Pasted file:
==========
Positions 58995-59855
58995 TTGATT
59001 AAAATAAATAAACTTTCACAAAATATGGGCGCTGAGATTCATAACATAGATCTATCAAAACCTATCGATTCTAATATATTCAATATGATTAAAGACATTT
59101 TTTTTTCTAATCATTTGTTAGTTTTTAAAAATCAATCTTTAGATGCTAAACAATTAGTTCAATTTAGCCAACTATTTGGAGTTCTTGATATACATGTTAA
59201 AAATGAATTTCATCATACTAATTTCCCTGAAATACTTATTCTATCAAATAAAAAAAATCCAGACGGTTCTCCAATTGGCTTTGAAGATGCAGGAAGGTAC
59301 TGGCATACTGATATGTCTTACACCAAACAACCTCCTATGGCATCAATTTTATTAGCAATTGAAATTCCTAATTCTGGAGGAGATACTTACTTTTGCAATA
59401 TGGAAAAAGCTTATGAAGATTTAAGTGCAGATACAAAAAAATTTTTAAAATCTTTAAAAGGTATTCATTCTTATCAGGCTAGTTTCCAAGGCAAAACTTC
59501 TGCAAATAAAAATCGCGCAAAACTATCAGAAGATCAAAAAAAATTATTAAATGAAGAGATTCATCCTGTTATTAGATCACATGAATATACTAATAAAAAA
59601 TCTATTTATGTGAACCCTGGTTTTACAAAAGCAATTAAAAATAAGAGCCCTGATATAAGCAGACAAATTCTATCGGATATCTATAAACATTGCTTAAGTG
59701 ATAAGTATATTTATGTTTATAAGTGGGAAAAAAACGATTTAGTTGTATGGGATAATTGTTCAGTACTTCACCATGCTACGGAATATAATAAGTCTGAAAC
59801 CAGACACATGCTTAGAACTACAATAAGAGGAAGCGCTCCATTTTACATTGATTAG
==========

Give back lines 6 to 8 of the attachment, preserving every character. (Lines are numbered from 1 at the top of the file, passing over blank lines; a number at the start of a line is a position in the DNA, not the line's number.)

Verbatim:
59301 TGGCATACTGATATGTCTTACACCAAACAACCTCCTATGGCATCAATTTTATTAGCAATTGAAATTCCTAATTCTGGAGGAGATACTTACTTTTGCAATA
59401 TGGAAAAAGCTTATGAAGATTTAAGTGCAGATACAAAAAAATTTTTAAAATCTTTAAAAGGTATTCATTCTTATCAGGCTAGTTTCCAAGGCAAAACTTC
59501 TGCAAATAAAAATCGCGCAAAACTATCAGAAGATCAAAAAAAATTATTAAATGAAGAGATTCATCCTGTTATTAGATCACATGAATATACTAATAAAAAA